Garth Brooks

In the Life of Chris Gaines

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AllMusic Review by Stephen Thomas Erlewine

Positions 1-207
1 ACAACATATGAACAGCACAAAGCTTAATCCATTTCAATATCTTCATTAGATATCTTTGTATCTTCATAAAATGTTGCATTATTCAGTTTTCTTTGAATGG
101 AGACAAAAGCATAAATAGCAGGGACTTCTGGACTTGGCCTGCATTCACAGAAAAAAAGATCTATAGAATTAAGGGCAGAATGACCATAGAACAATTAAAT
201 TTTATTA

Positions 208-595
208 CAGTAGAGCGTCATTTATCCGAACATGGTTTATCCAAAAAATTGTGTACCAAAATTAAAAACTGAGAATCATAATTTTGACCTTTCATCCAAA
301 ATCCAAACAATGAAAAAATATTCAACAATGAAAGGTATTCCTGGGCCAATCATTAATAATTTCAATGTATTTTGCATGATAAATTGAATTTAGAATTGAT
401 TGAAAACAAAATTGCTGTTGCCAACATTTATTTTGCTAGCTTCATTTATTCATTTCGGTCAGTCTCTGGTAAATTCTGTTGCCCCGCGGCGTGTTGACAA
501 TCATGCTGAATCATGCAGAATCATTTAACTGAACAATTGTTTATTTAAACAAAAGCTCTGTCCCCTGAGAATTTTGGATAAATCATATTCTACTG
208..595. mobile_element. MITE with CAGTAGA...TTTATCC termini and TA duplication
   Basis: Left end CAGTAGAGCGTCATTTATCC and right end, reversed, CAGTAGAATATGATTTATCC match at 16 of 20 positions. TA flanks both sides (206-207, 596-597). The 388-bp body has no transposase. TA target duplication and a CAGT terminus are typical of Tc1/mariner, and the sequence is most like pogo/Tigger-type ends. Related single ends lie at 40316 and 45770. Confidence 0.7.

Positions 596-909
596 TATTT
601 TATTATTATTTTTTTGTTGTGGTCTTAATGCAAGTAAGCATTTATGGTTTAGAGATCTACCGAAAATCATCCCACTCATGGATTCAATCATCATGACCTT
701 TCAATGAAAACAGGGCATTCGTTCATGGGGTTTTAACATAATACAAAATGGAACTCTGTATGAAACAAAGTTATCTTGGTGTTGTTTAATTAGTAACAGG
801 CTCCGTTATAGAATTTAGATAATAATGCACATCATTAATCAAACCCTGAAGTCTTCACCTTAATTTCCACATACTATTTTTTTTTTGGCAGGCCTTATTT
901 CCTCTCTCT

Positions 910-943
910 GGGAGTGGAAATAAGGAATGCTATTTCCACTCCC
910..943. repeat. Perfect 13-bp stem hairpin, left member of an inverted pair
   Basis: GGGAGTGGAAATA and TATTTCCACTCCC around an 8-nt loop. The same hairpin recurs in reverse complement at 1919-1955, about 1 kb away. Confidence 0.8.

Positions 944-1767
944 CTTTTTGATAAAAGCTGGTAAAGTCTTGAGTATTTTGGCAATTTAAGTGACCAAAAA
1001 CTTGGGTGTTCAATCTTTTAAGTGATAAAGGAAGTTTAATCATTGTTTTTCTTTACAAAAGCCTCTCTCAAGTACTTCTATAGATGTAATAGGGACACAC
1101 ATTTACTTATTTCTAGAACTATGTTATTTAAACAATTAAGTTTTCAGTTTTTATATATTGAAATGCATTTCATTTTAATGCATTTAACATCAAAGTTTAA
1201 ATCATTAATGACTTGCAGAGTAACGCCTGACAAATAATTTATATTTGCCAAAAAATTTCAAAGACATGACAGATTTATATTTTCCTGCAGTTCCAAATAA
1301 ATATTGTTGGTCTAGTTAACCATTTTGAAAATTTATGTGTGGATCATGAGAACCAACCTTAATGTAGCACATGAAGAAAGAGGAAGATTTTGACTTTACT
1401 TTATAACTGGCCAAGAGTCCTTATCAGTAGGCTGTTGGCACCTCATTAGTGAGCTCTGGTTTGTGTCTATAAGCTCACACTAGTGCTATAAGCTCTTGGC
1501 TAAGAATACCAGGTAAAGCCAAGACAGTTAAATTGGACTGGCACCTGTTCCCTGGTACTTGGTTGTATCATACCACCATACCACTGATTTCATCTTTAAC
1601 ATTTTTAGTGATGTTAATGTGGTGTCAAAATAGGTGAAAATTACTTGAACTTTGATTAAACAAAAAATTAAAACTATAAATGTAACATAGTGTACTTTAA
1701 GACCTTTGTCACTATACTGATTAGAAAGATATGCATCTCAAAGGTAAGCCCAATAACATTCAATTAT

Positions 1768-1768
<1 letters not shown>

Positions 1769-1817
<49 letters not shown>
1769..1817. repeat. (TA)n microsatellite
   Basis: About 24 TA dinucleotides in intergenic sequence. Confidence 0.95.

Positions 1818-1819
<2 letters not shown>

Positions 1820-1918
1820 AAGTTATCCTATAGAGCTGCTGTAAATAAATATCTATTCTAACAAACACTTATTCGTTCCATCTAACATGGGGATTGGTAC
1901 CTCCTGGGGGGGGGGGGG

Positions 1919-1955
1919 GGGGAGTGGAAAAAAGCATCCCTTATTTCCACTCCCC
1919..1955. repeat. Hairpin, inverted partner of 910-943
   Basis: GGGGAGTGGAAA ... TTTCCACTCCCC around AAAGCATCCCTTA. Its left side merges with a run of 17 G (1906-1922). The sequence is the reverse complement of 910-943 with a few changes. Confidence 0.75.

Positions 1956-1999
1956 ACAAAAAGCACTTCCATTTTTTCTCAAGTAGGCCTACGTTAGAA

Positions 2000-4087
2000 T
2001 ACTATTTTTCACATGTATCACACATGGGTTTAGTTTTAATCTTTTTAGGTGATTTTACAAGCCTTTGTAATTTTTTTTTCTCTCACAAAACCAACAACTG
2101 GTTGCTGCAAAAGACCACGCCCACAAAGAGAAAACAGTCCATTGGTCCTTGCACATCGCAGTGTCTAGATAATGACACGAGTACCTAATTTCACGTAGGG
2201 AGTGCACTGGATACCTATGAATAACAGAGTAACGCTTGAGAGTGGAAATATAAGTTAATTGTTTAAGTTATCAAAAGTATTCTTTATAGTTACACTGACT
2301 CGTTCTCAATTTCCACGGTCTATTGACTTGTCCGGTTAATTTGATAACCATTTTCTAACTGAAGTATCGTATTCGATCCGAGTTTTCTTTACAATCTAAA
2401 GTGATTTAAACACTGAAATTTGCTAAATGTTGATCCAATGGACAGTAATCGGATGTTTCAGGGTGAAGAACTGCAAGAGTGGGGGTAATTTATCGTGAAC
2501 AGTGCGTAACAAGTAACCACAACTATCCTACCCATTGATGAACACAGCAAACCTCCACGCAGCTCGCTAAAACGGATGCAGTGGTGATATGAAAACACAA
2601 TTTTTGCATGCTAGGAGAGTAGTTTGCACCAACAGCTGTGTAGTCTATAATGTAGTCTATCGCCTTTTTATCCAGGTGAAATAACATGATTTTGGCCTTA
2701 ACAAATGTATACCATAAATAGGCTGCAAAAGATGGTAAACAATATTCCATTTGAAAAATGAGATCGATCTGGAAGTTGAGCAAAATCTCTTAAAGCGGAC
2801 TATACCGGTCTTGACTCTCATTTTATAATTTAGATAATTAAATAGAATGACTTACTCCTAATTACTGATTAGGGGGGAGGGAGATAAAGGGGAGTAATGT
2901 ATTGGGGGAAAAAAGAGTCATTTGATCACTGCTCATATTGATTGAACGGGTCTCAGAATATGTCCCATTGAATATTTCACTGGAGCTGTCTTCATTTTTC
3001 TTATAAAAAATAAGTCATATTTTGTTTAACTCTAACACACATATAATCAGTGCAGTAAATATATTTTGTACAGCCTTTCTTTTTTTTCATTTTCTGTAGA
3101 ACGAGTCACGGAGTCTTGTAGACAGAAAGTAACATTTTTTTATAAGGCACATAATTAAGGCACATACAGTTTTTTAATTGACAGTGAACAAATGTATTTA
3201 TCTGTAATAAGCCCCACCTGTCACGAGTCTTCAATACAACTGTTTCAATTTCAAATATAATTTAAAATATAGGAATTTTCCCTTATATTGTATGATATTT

When his popularity reached a plateau in the late '90s, Garth Brooks knew it was time to try something new, deciding to become somebody new: Chris Gaines, a brooding, leather-clad rock star. When Brooks' new persona and his album was revealed to the public, they were unforgiving - they didn't think that he was playing a role, they simply though he'd lost his mind. Granted, the story behind Chris Gaines -- both the invented biography and the reasons why Brooks decided to become Gaines -- is more interesting than the record itself. Instead of encapsulating mainstream pop from the mid-'80s through the end of the '90s, thereby sounding like a true "greatest hits," it's basically the state of adult pop at the close of the '90s. Essentially, the record is anchored in the acoustic balladry Babyface constructed for Eric Clapton's "Change the World," with little touches of Mellencamp rock, lite Prince funk, and Beatlesque pop-craft. While the tunes might not have much flair, they're all sturdy, whether it's the silky ballad "Lost in You," the self-conscious Beatles tribute "Maybe," the folky "It Don't Matter to the Sun," or the Wallflowers-styled "Unsigned Letter." Judged as Brooks' first pop album, it's pretty good, and if it had been released that way, it likely would have been embraced by a wide audience. As it stands, it's an album more fascinating for what it is than for the music itself.

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